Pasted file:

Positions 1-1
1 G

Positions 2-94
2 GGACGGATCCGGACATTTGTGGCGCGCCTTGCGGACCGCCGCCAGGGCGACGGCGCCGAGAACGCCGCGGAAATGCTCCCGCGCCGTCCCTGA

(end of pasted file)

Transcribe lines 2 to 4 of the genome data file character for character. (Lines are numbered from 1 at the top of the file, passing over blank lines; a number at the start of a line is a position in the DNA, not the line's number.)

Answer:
1 G

Positions 2-94
2 GGACGGATCCGGACATTTGTGGCGCGCCTTGCGGACCGCCGCCAGGGCGACGGCGCCGAGAACGCCGCGGAAATGCTCCCGCGCCGTCCCTGA